Naufus Ramírez-Figueroa Frees the Spirit of a Lost City

At M Leuven, the artist draws on the allegorical as a means of exposing the absurdity of the current state of affairs

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BY Fernanda Brenner in EU Reviews , Exhibition Reviews | 20 JUN 22

On the short train ride from Brussels to Leuven, I learn from my companion, Canadian-Guatemalan artist Naufus Ramírez-Figueroa, that cacaxte is a term of Nahuatl origin used in Latin America to designate a large wooden frame for transporting goods. Indigenous populations employed cacaxtes long before European colonizers ‘hijacked’ the device – using local people as bearers – for their inland extractivist expeditions. I am travelling with the artist to his current survey show at M Leuven, in which he presents work that considers both the cacaxte’s mythical significance and its connection to the persistent impact of colonial oppression in the region.

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Naufus Ramírez-Figueroa, left to right: Abstracción Azul, 2012; Three Ghosts, 2014; and Illusion of Matter, 2015, installation view, M Leuven, 2022. Courtesy: Mendes Wood DM, Brussels/New York/São Paulo, Sies + Höke, Dusseldorf, and Proyectos Ultravioleta, Guatemala City; Photo: Miles Fischler.

Curated by Eva Wittocx, the exhibition opens with a selection of video works made over the past ten years, including three key pieces shown on parallel, free-standing screens: Abastracción Azul (Blue Abstraction, 2012), Illusion of Matter (2015) and Three Ghosts (2014). These are shown alongside Lugar de Consuelo (Place of Solace, 2020), a filmed performance in which Ramírez-Figueroa conducts a sort of healing ritual for Hugo Carillo’s lost revolutionary play El Corazón del Espantapájaros (The Heart of the Scarecrow, 1962) – a student production of which, staged in 1975 during the Guatemalan Civil War (1960–96), was promptly shut down by the government, the actors persecuted and the theatre burnt down. The artist learned about the play from his uncles, who participated in the original performance. Drawing from their oral accounts, rather than from a published transcript of the play, the artist invited a group of actors to the original venue, Universidad Popular in Guatemala City, where they read poems selected by the Guatemalan artist and poet Wingston González.

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Naufus Ramírez-Figueroa, Cacaxte #1, 2018, installation view. Courtesy: Mendes Wood DM, Brussels/New York/São Paulo, Sies + Höke, Dusseldorf, and Proyectos Ultravioleta, Guatemala; Photo: Miles Fischler.

Ramírez-Figueroa often defines his artistic practice as one of storytelling and prop-making, which is often informed by, but distinct from, theatre. In the installation Deus Ex Machina (2021), for instance, he refers to a trope in ancient Greek theatre, in which a god comes down to resolve an apparently unsolvable problem for mortals. In these plays, the divinity would often appear hanging from ropes. Here, however, Ramirez Figueroa hangs a bronze branch in place of a deity, which is surrounded by masks that refer to the saints and gods who, in Guatemalan folklore, represent the protection of nature. He is always attempting, he told me, to explore the consciousness-raising possibilities of theatre, in this case, to make visible his ecological concerns. Even though he and his family were directly impacted by the Guatemalan Civil War, being forced to emigrate to Vancouver when he was just six years old, his work goes far beyond that specific context, to instead draw on the allegorical and fantastical as a means of exposing the absurdity of the current state of affairs and its origins in colonial violence and capitalism.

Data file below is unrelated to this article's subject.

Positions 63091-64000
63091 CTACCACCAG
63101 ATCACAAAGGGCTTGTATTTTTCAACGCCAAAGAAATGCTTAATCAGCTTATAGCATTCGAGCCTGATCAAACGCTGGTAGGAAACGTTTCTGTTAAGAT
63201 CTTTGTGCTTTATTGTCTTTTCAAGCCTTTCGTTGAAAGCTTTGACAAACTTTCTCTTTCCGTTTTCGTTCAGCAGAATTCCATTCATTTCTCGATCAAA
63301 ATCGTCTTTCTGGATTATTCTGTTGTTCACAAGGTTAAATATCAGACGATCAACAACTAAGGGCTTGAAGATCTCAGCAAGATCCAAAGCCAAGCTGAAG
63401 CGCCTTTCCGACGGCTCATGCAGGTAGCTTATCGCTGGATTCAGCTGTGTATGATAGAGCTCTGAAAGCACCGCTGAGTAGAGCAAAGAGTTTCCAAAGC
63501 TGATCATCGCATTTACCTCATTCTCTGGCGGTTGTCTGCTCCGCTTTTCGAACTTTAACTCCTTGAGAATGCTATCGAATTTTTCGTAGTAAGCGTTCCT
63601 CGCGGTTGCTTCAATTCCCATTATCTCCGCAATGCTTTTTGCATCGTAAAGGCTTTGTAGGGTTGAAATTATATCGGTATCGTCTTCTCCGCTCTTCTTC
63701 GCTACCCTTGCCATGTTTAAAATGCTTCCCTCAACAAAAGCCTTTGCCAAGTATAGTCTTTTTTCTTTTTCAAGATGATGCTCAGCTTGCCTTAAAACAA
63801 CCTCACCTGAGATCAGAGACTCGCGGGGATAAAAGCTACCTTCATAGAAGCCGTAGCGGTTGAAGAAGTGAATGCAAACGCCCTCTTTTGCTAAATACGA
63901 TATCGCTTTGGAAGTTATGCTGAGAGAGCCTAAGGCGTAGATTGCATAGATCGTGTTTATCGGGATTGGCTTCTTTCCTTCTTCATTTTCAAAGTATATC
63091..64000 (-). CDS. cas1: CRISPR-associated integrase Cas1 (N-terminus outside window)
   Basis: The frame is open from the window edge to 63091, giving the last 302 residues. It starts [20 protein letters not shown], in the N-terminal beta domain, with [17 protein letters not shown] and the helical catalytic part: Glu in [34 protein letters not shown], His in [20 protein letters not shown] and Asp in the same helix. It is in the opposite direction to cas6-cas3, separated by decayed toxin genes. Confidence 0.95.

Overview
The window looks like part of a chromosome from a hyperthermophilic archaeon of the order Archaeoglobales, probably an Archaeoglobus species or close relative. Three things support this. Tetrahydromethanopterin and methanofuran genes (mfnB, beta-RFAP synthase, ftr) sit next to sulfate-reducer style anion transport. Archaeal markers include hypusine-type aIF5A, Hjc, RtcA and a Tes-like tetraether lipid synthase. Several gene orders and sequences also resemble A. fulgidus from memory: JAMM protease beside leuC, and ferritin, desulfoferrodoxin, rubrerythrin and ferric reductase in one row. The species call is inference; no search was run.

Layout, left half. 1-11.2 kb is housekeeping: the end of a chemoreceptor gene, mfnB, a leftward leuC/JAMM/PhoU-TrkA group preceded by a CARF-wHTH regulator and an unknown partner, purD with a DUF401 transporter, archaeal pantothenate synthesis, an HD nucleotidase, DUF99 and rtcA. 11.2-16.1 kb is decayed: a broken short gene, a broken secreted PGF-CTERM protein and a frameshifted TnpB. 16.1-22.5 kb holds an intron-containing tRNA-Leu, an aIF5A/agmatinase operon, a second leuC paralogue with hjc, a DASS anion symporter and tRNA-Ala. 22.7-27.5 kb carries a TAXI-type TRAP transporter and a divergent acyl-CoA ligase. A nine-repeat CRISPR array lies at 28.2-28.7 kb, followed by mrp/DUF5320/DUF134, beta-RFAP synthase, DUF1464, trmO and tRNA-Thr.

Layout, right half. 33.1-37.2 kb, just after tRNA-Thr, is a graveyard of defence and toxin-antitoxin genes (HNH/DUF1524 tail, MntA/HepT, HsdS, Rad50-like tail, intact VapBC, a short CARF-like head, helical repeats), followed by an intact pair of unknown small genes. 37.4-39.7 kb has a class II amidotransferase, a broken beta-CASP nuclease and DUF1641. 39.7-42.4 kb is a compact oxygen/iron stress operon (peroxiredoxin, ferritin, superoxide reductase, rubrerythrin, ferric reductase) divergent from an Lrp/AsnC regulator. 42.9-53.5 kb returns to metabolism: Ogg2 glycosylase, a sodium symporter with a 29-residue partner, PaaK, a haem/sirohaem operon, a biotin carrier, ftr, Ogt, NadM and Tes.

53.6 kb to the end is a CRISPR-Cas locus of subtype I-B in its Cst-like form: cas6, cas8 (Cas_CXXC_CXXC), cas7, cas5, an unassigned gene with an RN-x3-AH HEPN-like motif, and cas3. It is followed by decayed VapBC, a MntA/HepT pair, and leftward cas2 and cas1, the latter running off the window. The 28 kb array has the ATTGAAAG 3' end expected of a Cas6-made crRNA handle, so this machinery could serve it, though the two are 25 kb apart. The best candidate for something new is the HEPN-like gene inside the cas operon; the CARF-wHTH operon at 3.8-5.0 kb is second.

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Naufus Ramírez-Figueroa, The House at Kawinal, 2018, installation view. Courtesy: Mendes Wood DM, Brussels/New York/São Paulo, Sies + Höke, Dusseldorf, and Proyectos Ultravioleta, Guatemala; Photo: Miles Fischler.

Cutting through a long corridor, Cacaxte#1 (2018) leads to the show’s final room, which houses The House at Kawinal (2018). The entangled ribbons of Cacaxte#1 support 20 small metal sculptures that allude to looted archaeological goods of varying origins and act as an introduction to a different sort of archaeological atrocity: the flooding of the Mayan city of Kawinal in the early 1980s in order to construct the Chixoy Hydroelectric Dam in Guatemala. To complete the project, the local government also forcibly displaced thousands of Achi Mayan people by means of brutal, military-led massacres that wiped out entire villages. The ruins of Kawinal are now mostly inaccessible, appearing partially during summer droughts. In a gesture that seeks to free the spirits of this lost city, Ramírez-Figueroa presents a dimly lit, green-hued environment filled with phantasmagorical versions of recognizable objects that induce a latent emotional state, on the cusp between outrage and melancholy, which enables us to mourn the inestimable victims of state violence worldwide.

Naufus Ramírez-Figueroa is on view at M Leuven, Belgium, until 30 October 2022. 

Main image: 'Naufus Ramírez-Figueroa, 2022, exhibition view, M Leuven. Courtesy: Mendes Wood DM, Brussels/New York/São Paulo, Sies + Höke, Dusseldorf, and Proyectos Ultravioleta, Guatemala; photograph: Miles Fischler

Fernanda Brenner is the founder and Artistic Director of Pivô, an independent non-profit art space in São Paulo, and a contributing editor of frieze

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